Representatives Adam Schiff (D-Burbank) and Jahana Hayes (D-Conn.) introduced the See the Board Act, legislation directing the Department of Health and Human Services (HHS) to make grants available for nonprofit organizations that provide cost-free, mobile vision services for students in public elementary and secondary schools.
Due to inequitable access to vision care, it is estimated that more than two million students nationwide go to school each day without the glasses they need to fully participate and succeed in the classroom.
While vision services for low-income families, including a free pair of glasses for children, are covered under Medicaid, many eligible families face barriers, from the cost of vision care to child care to access to transportation, that prevent them from accessing these services. The See the Board Act would provide nonprofits with the federal funding needed to purchase portable optometry equipment and to pay for operational costs, including direct health care, service delivery costs, and personal protective equipment.
“No child should be prevented from experiencing the full benefits of an education because they cannot see the board at the front of their classroom. We know that too many working families can’t afford to miss work to travel for an eye doctor’s appointment or simply can’t afford to seek this care for their kids. My See the Board Act will ensure that cost is not a barrier for K-12 students by bringing no-cost vision care directly to them,” said Rep. Schiff, author of the See the Board Act.
“Visually impaired students who lack access to optometry services are at risk of struggling to learn and falling behind in school. According to the American Optometric Association, school-aged children should receive their first eye exam before first grade and annually thereafter. Many families are in serious need of affordable vision and eye care.” said Congresswoman Jahana Hayes (CT-05). “This legislation aims to eliminate barriers and allow children to concentrate and stay engaged. The See the Board Act will bring mobile vision services directly to schools in underserved communities and ensure children receive critical vision care.”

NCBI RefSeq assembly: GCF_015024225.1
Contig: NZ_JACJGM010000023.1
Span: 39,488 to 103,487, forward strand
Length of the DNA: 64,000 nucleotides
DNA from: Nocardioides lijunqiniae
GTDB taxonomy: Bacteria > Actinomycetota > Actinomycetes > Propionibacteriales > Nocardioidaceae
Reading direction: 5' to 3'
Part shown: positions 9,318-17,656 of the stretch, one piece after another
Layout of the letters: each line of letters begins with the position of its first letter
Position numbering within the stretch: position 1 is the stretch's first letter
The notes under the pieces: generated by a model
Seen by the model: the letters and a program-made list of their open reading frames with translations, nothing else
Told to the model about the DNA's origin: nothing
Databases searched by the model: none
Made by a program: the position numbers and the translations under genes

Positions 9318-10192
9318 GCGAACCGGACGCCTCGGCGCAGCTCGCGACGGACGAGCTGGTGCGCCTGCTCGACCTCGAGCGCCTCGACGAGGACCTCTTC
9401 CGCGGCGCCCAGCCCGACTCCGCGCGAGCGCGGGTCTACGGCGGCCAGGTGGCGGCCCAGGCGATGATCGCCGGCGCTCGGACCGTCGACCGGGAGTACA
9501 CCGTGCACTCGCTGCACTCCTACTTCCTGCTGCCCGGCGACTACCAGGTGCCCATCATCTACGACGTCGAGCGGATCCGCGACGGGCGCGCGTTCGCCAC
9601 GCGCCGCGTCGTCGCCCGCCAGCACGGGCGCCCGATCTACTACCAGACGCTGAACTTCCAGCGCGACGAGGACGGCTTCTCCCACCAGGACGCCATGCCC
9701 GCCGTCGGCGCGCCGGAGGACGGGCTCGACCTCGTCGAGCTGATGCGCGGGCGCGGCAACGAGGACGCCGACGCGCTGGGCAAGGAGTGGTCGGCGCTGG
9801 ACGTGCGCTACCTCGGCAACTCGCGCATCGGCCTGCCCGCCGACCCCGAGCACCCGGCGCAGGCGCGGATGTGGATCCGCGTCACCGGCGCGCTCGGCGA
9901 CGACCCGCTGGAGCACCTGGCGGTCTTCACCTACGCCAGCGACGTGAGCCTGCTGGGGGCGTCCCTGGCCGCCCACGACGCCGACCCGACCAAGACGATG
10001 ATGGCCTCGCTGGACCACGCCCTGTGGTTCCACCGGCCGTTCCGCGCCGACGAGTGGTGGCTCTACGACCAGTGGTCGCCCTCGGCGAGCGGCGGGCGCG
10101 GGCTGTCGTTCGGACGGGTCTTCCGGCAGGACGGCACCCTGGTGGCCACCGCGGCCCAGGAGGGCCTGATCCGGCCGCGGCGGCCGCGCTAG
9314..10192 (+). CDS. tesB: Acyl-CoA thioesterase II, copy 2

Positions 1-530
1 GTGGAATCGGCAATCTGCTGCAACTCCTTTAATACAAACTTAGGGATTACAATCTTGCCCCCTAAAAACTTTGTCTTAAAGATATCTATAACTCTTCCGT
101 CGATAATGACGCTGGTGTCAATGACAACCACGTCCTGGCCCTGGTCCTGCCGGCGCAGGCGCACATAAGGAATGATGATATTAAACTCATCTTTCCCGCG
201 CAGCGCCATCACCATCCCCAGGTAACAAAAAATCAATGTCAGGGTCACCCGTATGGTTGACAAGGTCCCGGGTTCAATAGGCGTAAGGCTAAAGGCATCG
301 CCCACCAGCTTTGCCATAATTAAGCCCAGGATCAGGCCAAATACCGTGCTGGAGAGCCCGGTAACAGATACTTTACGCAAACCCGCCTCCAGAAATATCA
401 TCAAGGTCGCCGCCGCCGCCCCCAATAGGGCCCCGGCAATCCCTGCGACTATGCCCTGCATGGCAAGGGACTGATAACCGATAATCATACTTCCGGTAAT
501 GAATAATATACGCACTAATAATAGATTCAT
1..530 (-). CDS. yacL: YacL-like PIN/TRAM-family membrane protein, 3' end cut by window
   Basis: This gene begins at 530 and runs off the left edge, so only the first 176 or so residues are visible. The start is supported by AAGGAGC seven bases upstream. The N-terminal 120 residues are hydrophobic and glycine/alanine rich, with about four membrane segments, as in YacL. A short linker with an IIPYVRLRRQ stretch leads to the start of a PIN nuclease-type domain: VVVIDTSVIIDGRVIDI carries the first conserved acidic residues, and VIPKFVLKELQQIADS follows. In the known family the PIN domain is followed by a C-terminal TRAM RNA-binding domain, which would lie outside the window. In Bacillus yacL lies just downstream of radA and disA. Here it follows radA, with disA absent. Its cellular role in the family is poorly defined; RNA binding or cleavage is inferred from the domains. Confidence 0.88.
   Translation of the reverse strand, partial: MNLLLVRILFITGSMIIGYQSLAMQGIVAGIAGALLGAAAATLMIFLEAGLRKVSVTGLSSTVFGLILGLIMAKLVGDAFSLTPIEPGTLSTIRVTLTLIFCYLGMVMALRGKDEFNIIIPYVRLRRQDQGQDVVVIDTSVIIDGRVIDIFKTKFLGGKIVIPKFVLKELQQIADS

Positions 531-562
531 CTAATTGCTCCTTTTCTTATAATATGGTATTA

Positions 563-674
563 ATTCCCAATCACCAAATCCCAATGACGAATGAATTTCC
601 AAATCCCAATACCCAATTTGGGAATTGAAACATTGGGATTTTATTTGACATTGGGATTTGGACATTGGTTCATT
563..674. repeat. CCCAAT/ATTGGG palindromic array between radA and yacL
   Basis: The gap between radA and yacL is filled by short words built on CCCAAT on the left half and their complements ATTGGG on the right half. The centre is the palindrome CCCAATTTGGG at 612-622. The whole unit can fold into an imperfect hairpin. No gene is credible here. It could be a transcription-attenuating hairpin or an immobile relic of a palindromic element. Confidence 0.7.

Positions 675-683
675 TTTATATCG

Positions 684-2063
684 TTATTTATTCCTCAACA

“For several years, Los Angeles Unified School District has partnered with non-profit organizations to bring free vision exams and glasses to K-12 students, an absolutely critical service for learning opportunity. To this end, we proudly support the See the Board Act, introduced by U.S. Representative Schiff. This legislation supports this important service that our non-profit partners bring to the students of the district, and greatly assists our goal of preparing our students to graduate ready for the world,” said Alberto M. Carvalho, Superintendent, Los Angeles Unified School District.
“More than 3 million children across the country lack the glasses they need to see the board, read a book, or fully participate in class. School-based vision services are the best way to reach kids in underserved communities who are otherwise going without eye care. The See the Board Act will help many more children receive this critical educational tool and thrive in the classroom,” said Ann Hollister, President, Vision To Learn.
“Every parent knows the stress of getting their children to important doctor’s appointments. The See the Board Act will help families by bringing vital vision screenings directly to children in schools, promoting early identification of vision impairment and timely treatment, and keeping them on the path to academic and career success,” said Michael Repka, MD, pediatric ophthalmologist, and Medical Director for Governmental Affairs for the American Academy of Ophthalmology.